Thursday, May 12, 2022 / by Margie Wright
Moving always involves a lot of work. Regardless of if you're moving states, moving streets, or moving a few houses down, there will always be a lot of work to plan for. Not to mention work that may not be expected and unforeseen obstacles. If you're relocating to an entirely new state, or even thinking about it, here's a list of to-dos and how-tos that should help you get things going smoothly.
1. Research the New City
Before moving out of state, it's important to know more about where you're moving to. In the best case scenario, you'd be able to make a trip to the new city for a few days and spend time exploring the area. However, that may not always be feasible given a variety of circumstances. Thankfully, with the internet, you can find out all sorts of things about where you want to move to!
2. Check Cost of Living Differences
Cost of living calculators are a great way to get a basic idea of how much more or how much less your life will cost in the new state. Housing, transportation, food, and clothing are all things to assess cost-wise in the area you're thinking about moving to. This will help you be able to budget out expenses that may be a bit tight at first. Moving is expensive, so knowing those immediate costs for the area will be helpful.
3. Moving and Storage Options
Arguably the most difficult and most expensive aspect of moving out of state is the process of moving all your stuff. This is definitely something you don't want to wait to do last minute as your options can be severely limited on a time crunch. Thankfully, there are a few different options for moving and storage so you aren't just stuck with one option. You'll need to consider your budget and personal moving needs and preferences when choosing which option you go with though.
You could hire professional movers to load and drive a moving truck to your next home, but that is the most expensive option. It's also the most rigid in terms of scheduling, so you wouldn't be able to easily take your time and make stops along the way. You could rent your own moving truck and have friends and family help you load up. If you're not comfortable driving a big moving truck, then this may not be the right option for you, though. If you're fine making multiple trips, or if the trip is shorter, then use containers and stack everything into your personal vehicle (like Tetris). This is the cheapest option by far, but it can be tedious and longer to get done.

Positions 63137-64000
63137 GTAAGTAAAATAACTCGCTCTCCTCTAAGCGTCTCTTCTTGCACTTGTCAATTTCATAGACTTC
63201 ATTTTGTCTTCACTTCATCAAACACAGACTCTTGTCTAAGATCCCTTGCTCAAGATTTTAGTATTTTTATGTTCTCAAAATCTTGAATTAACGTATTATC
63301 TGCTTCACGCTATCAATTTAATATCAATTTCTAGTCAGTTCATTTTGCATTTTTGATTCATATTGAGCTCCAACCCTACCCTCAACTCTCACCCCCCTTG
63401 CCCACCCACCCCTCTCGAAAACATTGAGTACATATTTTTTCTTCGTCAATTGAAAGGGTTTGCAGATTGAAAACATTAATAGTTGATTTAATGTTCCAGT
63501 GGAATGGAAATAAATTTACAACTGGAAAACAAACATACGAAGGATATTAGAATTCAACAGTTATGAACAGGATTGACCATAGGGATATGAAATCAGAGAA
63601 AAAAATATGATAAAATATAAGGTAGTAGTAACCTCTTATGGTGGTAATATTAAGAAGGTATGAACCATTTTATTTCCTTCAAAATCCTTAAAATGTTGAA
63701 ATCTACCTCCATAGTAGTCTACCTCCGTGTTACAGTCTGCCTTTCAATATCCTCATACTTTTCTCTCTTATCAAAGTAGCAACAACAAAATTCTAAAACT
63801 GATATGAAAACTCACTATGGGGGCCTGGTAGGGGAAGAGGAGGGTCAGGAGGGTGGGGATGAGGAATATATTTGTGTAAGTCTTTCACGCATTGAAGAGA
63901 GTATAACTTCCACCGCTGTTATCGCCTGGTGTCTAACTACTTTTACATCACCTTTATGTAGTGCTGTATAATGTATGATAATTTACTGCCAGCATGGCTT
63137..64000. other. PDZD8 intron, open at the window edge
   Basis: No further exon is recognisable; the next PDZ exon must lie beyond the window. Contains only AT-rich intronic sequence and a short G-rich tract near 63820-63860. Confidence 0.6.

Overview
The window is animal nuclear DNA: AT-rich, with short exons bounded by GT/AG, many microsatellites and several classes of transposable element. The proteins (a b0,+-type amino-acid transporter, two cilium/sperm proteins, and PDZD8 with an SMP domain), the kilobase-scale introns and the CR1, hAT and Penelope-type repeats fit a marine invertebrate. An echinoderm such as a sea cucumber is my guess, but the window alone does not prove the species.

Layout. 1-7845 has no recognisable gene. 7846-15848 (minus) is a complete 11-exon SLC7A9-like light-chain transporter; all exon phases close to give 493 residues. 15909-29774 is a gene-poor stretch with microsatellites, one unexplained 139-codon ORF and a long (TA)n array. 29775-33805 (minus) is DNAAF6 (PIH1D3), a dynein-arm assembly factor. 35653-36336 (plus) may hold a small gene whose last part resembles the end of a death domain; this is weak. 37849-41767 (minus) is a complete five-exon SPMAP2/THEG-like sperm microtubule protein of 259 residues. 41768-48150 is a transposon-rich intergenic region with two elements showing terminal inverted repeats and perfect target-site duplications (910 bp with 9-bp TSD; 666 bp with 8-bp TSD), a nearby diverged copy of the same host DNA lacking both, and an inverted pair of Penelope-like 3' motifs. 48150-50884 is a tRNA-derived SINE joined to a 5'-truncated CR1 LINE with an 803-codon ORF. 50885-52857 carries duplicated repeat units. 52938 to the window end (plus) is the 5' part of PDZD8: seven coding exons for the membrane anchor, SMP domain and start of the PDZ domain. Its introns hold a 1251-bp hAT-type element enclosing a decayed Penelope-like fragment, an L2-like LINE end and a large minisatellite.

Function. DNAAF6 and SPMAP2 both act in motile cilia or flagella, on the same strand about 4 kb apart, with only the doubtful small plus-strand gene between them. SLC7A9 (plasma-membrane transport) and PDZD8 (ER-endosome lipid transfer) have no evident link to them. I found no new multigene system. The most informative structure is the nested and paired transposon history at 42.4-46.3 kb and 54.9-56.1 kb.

4. Set Aside Extra Money
While moving to a different state, it can almost be guaranteed that something won't go according to plan and you'll have to be prepared for unexpected expenses. Even if it does go smoothly, there may be moving expenses that you haven't thought about!
If you're moving cross-country and using a moving truck, you may need to have your vehicles shipped. Look into the options for shipping your vehicle to estimate how much you may need to save back for that. Don't forget about hotel rooms and meals that you'll have during the move. If you don't want to spend the extra money on buying new shower curtains and rods, bath mats, etc., then make sure you have them easily accessible to put up - otherwise, you'll be dipping into your budget to get those last minute.
5. Power Up Utilities
After a long day (or days) of travelling and moving, the last thing you want is to show up and your utilities not be up and running. Before you start the moving journey, take the time to get your utilities like water, sewer, power, garbage pickup, and internet set up. You'll want the comforts of home to be ready after those long days.
Having a box of necessities for the first few days will also be helpful. Snacks, toilet paper, paper towels, toothbrushes, and whatever else you use daily should be easy to grab to take a bit of stress off of moving and unpacking.
6. Check the New State's Risks of Natural Disaster
This may not be something that you think about right away. However, the risks that different areas have can help determine housing and homeowners insurance. Flooding, earthquakes, tornadoes, and hurricanes are all some of the main things to think about and look into. However, some areas also have risks of sinkholes. By looking into this, you'll be able to know how to be prepared should disaster strike.